In North Carolina, researchers at Wake Forest University are about to test a novel vaccine booster in healthy volunteers. The New England Journal of Medicine this month published the results of the first clinical trial of a therapy developed at the University of North Carolina at Chapel Hill to replace a defective gene that causes Duchenne’s muscular dystrophy. And Duke University researchers have come up with treatments for two rare diseases, Krabbe disease and Pompe disease, and are working on three more.
The three scientists that the Raleigh-based Carolinas Chapter of The Indus Entrepreneurs invited to its life science panel discussion Tuesday at Brier Creek Country Club reflected not only this research & development shift, but as women they also succeeded in a male-dominated field.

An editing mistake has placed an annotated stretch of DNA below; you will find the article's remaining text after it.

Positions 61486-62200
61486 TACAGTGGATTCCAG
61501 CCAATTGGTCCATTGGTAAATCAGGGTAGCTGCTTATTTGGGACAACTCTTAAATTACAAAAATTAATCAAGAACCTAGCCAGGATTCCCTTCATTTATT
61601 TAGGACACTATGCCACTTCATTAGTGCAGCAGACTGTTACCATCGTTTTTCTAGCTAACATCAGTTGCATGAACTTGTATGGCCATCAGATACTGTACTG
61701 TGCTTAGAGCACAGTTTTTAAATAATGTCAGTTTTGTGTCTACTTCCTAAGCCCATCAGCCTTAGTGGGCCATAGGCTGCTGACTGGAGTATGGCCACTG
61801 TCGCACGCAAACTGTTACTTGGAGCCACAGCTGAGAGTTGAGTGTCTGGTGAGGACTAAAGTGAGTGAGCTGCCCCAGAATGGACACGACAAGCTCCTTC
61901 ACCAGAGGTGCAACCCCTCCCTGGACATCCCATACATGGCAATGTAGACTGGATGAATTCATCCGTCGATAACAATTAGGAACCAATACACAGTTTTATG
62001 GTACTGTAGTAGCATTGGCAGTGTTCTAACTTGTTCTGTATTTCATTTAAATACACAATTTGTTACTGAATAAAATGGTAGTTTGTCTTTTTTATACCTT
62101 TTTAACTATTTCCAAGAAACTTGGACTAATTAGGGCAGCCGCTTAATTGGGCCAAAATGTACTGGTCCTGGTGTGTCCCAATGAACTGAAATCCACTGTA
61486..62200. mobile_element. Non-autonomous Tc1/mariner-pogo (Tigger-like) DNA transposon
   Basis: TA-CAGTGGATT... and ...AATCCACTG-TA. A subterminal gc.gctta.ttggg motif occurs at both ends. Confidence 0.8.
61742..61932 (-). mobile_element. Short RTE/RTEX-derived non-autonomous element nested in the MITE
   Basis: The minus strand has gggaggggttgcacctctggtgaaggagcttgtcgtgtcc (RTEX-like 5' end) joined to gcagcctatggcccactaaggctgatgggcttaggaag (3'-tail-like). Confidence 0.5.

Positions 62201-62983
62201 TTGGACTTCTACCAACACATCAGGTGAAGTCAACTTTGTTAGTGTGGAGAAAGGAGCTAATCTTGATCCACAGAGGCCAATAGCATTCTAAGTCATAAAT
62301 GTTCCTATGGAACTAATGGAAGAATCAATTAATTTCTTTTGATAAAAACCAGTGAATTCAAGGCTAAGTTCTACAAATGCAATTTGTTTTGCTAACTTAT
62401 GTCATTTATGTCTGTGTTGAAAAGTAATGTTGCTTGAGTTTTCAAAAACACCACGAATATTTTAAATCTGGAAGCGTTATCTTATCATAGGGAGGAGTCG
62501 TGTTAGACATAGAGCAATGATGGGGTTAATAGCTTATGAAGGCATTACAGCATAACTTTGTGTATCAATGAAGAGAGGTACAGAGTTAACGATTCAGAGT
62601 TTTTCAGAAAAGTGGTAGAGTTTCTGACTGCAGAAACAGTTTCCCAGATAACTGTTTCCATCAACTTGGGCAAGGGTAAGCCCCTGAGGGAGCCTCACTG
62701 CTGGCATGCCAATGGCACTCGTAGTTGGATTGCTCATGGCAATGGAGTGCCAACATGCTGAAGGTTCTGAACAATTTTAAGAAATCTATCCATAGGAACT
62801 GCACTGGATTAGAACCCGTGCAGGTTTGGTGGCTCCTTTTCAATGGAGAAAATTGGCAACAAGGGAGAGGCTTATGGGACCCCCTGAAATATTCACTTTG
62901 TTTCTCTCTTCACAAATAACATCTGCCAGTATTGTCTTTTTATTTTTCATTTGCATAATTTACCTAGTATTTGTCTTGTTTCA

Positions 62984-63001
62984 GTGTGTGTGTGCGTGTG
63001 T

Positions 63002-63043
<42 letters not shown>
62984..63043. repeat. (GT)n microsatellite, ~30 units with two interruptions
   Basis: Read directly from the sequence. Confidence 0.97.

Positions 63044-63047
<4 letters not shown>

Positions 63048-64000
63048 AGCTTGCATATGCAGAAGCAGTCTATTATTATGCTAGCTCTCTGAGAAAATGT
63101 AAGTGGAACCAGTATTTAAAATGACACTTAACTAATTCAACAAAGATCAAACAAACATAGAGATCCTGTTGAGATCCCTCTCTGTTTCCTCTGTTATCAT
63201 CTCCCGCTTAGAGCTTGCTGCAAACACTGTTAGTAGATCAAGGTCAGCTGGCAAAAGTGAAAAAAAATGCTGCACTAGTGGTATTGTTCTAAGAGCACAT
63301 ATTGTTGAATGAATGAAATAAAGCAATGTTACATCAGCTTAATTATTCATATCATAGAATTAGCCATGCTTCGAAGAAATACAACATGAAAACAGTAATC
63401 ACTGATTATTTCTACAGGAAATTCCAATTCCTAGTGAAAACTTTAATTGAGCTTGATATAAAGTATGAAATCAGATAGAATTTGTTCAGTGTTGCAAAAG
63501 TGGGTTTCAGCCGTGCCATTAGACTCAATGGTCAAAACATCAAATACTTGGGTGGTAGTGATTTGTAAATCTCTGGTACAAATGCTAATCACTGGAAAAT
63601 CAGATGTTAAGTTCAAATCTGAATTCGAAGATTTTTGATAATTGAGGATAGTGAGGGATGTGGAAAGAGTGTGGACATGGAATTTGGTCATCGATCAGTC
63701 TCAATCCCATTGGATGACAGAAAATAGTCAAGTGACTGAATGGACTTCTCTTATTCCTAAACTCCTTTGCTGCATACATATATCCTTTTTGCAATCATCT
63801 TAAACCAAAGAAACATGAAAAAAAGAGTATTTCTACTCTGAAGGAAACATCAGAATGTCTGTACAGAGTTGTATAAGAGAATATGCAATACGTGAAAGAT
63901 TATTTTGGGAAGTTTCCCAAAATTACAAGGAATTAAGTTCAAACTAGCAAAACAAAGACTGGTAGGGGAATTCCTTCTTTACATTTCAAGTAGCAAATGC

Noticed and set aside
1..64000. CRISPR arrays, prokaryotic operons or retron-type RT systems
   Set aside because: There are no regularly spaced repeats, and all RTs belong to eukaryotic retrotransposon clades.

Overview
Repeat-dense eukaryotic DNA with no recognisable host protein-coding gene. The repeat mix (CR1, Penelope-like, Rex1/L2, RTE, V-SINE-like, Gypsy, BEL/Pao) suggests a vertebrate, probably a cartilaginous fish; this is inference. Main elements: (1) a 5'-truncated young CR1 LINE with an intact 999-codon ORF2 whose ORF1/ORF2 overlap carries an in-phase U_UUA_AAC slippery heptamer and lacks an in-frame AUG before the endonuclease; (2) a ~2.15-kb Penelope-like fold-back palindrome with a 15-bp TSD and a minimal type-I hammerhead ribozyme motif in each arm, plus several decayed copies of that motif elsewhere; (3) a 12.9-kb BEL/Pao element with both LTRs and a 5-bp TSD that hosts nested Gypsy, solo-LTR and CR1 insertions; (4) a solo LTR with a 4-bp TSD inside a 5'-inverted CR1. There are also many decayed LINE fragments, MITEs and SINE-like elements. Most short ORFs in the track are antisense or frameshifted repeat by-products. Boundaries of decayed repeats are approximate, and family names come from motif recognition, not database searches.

One of the panel members was Dr. Priya Kishnani, a Duke pediatrician and geneticist, who was instrumental in developing Myozyme, a Pompe disease treatment that was approved in 2006 and is marketed by Genzyme.
Kishnani was joined by Prabhavathi Fernandes, chief executive of Cempra Pharmaceuticals, and Christy Shaffer, former chief executive of Inspire Pharmaceuticals.
Research Triangle Park was established to bring together academia and industry and develop research-based products. In that respect, Cempra, a 4-year-old Chapel Hill startup that has raised $60 million in venture capital to develop new antibiotics, and Inspire, a publicly traded Durham company with about $100 million in annual revenue, are driving forces in the home-grown life cycle of drug development.